Just like Westray, at Quintette safety was an interference to production and profits. One man actually quit Westray and tried to get UIC. When he claimed the place was too unsafe he was denied UIC (Employment Insurance) because he had no authority to claim it was too unsafe. Inspectors had been at the mine and that responsibility, to determine if it was safe or not, was up to them. They determined it was safe. Then the place blew up.

Report on the 1992 Westray Mine disaster Here.

By law, under the mines act, we (the miners) were required to hold monthly safety meetings. For years we had been doing this and the company was not following up on any of the safety concerns. A typical recording of the minutes would be to have the item referred to management. Then the next meeting it would come up again. We recorded numerous items mentioned over seven times, never having the issue dealt with.

A classic example was the huge fuel island fire extinguisher. It had about three foot diameter steel wheels so it could be easily rolled over the rocky ground surface to get to a potential fire location. Someone had hit it with a truck and bent a wheel. After three or so mentions at the safety meetings, and a push by the crews demanding it get repaired, the company moved the unit down to the warehouse where it sat for months, never making it back up to the fuel island.

Our guys had had about enough. People lifted by cranes, hanging onto the hook by hand to hook up a sling, for lifting something, pick up trucks run over by 200 ton haul trucks, run away drilling rigs not to mention the primary blast being treated as a secondary blast whereby the pit didn’t have to be evacuated and the workers got showered with rocks. The list was almost endless. And it was time for another safety meeting in the pits.

Our guys, about 30 men and women, were waiting in the meeting room. We had instructed the company we were not going to meet with them unless the mine manager attended. We had serious issues his supervisors were not addressing, and the crews wanted answers.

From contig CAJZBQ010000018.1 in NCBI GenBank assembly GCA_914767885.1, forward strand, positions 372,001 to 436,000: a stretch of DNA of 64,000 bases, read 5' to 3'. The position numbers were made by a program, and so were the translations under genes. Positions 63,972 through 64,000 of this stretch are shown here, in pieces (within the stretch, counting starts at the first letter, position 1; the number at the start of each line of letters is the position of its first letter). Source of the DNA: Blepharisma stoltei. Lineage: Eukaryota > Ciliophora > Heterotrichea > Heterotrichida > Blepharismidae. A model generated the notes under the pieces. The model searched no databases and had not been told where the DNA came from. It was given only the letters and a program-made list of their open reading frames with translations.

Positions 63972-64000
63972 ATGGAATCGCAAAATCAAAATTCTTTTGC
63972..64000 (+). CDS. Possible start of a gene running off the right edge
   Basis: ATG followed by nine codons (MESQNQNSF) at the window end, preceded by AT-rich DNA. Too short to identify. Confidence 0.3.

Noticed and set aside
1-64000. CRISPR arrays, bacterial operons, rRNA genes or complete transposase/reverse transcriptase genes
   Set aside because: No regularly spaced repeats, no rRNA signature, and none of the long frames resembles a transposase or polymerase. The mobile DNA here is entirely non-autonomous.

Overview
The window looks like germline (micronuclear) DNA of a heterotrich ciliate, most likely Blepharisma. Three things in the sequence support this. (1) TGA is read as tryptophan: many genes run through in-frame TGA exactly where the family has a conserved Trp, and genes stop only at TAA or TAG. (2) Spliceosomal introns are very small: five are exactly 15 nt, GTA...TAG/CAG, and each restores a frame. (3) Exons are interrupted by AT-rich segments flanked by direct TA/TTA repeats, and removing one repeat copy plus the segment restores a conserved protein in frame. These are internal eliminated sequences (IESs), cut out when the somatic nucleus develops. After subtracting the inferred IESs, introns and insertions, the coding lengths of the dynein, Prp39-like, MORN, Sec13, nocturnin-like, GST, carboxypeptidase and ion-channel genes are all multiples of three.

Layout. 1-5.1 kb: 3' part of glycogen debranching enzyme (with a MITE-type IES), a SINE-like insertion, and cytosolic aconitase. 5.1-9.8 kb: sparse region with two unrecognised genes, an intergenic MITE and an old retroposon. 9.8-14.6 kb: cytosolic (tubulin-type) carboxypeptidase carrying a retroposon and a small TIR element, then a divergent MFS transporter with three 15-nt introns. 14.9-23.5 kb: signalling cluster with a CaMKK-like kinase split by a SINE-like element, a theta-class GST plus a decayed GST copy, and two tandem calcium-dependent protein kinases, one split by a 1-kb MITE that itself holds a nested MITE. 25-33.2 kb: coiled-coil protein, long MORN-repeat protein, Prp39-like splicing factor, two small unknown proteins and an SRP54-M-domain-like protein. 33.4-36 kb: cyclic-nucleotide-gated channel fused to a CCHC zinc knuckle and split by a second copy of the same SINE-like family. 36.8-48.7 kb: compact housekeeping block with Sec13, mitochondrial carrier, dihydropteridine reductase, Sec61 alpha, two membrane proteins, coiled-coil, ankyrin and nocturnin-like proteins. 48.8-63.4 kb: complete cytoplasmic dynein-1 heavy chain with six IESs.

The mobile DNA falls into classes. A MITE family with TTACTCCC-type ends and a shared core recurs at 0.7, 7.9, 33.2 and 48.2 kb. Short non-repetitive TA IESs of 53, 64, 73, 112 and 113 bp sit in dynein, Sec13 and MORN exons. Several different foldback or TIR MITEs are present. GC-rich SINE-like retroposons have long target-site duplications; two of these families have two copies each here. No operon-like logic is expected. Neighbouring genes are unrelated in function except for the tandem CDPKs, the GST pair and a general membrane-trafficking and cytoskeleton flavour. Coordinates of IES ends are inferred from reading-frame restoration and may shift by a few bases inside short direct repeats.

The company showed up but the manager didn’t. Our guys all stood up and walked out of the room. When the supervisors walk out we walked back in. This happened a couple of times. No one would be in the same room or area as they did not want anything to be considered a safety meeting. We were going to force a contravention of the mines act and shut down the mine.

I was the intermediary. I explained the situation to the management. They explained the Mine Manager did not want to attend unless he knew what the topics were. He wanted to know about the issues so he could attend prepared. I thought this was reasonable even though I didn’t like it.

I went outside and explained this to the guys and even offered to compose the list of items myself. We were all about to go off shift for four days and I would have time to do this. Our shift schedules were four days on four days off, 12 hours work a day. Reluctantly they agreed and another worker offered to help and provided all the safety meeting minutes he had gathered over the years.

I had a scheduled service on my new Toyota van in Grand Prairie, Alberta, and was reading and sorting through all the papers while I waited. I stopped in at a pub in Beaver Lodge to get a bite to eat and have a couple beers while on my way back to my home in Dawson Creek, BC. I had papers spread all over the table, taking notes and writing up my list when a co-worker came in and stood beside me.

“Merv, did you hear what just happened at Quintette?” I hadn’t.

“Two people just died, they backed off a spoil and tumbled to the bottom.”

I almost threw up.

It was everything we were worried about.

All the papers strewn across the table was now all for naught, what a waste. Yet I had to continue.

I forced myself to finish and I took the report to work, copied it a dozen times or so and passed it around to the crew for comments. I met with the company safety representative and he was as disappointed as me. He told me how he too had been working over the past few days compiling all the accident data into a safety pyramid. He realized during his work there was only one place left to fill in and that was a death. He had been driving to the mine and had just passed through the security gate to attend an appointment he made with the mine manager to discuss it, when he heard the sirens.

There was a man and a woman in the truck. He was extremely experienced having worked in mines driving trucks before, but was new to Quintette. She was selected as a training person for new hires even though she was not nearly as skilled (to put it mildly). They were both in the cab of the truck.

Every mine must follow the same rules when dumping rock, constructing new roads, managing blasts etc. It is a safety code to protect employees. At a dump zone where waste rock is to be deposited a level area must be constructed with a cross over point and a flag man who is usually the dozer operator.